Planning a trip to the rocky coasts and fern-draped inland of Brittany (known as Bretagne by locals)? Wondering what you should eat, where to find it, and how to discern quality?
This little Brittany food guide has you covered. Based on a combination of personal experience (a fond hello to all the lovely salted caramels and galettes I’ve consumed!), interviews with local foodies, and internet research on histories and current production practices, I hope this list of characteristic Breton food is a good starting point for your own research.
Bon appetit! Let’s dive in.
Brittany’s food scene is dominated by the galette – a buckwheat crepe served savory with fillings like eggs, ham, or veggies. You’ll also hear people call them Breton crêpes, though what we think of as crêpes are typically the galette’s sweeter cousin made with all-purpose flour.
Travel through Brittany and you’ll find a number of variations on the galette. Sometimes they’re thin and crisp (as in the photo below) and sometimes thicker and spongy. Some contain eggs, others don’t. Some are 100% buckwheat. Some are partially buckwheat. It’s worth trying whatever the best local places serve up. Compare, contrast, and make your own call on which region serves up the best galettes.
(Want to learn to make your own? This family-friendly cooking class in Rennes will teach you.)
Grab a cool galette and wrap it around a hot, grilled pork sausage and you’ve got galette-saucisse. Traditionally, it’s eaten plain (no sauce), though some say Dijon mustard is an acceptable addition. According to one local, the best you’ll find in Brittany at the big fresh market in Rennes.
Bring up salted butter with a Breton and they’ll puff their chests out in pride. They love their salted butter and use it for everything. Salted butter caramel comes from here. And locals told me they even use it for their pastries (“why not?” asked one French home cook after serving us an excellent meal). Unlike American salted butter, expect most of the Breton versions to have thick, crunchy grains of salt throughout. (Though some places do sell a smooth version; ask if you prefer one over the other.)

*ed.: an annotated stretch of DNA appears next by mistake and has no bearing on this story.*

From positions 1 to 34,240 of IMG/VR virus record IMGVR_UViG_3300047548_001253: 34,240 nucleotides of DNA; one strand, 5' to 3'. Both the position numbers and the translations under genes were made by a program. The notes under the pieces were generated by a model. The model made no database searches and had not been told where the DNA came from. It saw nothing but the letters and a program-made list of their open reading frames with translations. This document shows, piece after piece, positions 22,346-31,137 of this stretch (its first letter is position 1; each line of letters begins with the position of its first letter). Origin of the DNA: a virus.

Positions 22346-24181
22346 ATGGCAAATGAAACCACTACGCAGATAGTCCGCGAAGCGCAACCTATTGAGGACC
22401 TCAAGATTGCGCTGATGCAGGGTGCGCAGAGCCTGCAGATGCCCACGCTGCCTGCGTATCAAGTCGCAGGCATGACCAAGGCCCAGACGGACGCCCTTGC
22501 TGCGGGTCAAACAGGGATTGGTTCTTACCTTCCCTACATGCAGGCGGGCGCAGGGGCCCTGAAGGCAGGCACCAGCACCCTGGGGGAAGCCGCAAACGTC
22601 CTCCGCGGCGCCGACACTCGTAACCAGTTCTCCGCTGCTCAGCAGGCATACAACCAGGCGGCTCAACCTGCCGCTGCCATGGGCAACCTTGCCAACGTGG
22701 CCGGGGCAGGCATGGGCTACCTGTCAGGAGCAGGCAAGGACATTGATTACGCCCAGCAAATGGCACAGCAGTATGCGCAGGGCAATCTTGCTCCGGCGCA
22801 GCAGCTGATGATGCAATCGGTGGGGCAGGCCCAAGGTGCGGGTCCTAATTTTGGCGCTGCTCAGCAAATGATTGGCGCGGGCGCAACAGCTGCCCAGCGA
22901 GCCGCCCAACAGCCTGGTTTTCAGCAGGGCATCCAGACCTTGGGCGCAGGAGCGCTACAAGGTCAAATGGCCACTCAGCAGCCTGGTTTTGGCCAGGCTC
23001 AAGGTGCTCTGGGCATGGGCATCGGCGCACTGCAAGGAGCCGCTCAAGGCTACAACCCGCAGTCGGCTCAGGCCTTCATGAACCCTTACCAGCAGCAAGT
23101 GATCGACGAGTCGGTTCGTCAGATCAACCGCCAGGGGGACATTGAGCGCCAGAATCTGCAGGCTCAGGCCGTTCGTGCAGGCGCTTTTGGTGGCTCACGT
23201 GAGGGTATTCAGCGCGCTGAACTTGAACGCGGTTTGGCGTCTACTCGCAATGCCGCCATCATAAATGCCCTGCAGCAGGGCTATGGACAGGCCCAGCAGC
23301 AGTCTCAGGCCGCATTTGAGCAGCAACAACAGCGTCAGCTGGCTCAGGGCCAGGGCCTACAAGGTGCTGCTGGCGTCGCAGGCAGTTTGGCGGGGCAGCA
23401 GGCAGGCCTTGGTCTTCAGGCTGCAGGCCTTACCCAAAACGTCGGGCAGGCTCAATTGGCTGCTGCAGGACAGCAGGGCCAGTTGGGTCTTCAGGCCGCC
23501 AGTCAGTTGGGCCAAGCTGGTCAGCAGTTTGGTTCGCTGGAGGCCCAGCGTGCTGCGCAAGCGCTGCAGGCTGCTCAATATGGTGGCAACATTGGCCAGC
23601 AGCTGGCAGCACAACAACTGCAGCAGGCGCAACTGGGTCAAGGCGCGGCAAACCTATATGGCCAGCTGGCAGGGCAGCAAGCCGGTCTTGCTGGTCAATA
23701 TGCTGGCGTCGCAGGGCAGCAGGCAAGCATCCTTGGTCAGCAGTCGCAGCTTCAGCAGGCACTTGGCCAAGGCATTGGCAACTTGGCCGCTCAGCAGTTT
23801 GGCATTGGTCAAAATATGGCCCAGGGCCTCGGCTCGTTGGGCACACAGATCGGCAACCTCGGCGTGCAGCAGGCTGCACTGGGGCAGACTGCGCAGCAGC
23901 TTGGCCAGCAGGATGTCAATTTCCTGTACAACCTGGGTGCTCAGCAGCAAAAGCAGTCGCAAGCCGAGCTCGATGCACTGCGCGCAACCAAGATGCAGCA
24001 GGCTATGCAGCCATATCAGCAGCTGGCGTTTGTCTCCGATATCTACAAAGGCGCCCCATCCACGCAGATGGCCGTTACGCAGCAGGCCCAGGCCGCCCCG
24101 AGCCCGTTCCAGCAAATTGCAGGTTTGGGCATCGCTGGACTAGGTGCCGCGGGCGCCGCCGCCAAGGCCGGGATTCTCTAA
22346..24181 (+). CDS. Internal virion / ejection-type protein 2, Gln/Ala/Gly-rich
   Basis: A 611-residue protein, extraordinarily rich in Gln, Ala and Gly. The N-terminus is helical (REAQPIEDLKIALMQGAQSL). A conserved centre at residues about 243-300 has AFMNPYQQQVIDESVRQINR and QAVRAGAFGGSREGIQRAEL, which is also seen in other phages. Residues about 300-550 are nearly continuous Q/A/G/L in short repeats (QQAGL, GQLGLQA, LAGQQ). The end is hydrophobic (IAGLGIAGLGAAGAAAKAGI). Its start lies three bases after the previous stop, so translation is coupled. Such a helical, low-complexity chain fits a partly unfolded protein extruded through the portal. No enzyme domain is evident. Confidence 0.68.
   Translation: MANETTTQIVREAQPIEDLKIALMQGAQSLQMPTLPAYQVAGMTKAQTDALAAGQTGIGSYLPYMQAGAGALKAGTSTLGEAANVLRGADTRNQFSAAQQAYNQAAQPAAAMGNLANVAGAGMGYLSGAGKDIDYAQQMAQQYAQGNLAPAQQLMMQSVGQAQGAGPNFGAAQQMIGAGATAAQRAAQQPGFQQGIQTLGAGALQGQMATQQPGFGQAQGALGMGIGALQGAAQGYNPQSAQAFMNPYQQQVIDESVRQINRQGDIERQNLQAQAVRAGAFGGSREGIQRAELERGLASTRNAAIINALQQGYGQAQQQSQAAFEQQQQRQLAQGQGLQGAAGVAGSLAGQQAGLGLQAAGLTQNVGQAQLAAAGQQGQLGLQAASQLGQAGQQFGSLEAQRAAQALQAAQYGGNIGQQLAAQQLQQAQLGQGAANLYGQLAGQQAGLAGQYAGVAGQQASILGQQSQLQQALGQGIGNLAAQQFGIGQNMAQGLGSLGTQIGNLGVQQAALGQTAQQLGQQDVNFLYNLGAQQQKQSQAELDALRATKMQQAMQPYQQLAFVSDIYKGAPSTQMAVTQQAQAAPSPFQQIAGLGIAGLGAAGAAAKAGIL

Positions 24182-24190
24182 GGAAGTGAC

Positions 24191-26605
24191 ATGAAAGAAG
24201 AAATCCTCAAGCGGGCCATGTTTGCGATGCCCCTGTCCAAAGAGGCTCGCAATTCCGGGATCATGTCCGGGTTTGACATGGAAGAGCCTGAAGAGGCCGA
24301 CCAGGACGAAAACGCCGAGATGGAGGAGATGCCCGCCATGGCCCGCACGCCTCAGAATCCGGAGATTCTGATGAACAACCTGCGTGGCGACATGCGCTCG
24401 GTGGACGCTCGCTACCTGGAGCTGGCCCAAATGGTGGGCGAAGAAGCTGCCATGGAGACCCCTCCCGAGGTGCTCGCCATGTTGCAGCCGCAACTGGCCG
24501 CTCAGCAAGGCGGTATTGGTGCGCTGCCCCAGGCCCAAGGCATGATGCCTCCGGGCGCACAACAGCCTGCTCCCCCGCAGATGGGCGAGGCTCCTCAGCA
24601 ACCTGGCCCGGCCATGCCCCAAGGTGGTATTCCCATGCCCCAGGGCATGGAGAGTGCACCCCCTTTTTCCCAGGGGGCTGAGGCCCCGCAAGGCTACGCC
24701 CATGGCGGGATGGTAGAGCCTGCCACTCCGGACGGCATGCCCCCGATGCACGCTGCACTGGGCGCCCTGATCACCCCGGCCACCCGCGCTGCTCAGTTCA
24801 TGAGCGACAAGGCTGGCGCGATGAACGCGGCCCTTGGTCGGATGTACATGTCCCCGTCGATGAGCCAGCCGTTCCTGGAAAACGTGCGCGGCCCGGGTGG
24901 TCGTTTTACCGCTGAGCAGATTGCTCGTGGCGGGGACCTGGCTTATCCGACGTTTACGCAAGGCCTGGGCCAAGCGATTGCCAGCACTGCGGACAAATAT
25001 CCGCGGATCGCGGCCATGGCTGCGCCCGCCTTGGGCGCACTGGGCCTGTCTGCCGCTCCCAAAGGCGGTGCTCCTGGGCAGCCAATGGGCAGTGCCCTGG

The history here is one of (wait for it) taxes. Other parts of France paid taxes on salt and thus used it sparingly. Bretons did not and thus packed it into their butter (which better preserved the butter).
Soft in the center and crunchy on top, kouign-amann is a pastry designed to deliver enormous amounts of butter and sugar without tasting overly sweet. The authentic stuff looks simple: small circular cakes usually with a tight circular swirl visible at the top. It tastes of caramel and salt and can be purchased in a variety of sizes from bakeries around Brittany (we particularly liked the version at Coupel in Rennes).
Salted butter caramel
In French: caramels au beurre salé. The authentic stuff is harder to find these days, so don’t just settle for anything. What you want is traditionally crafted caramels made from the famous salted butter, heavy cream, sugar, and sea salt (perhaps even the famous fleur de sel, which is harvested nearby).
Food-loving Bretons I met also made a version of salted butter caramel at home with a focus on the butter and sugar elements of the dish.
Fleur de sel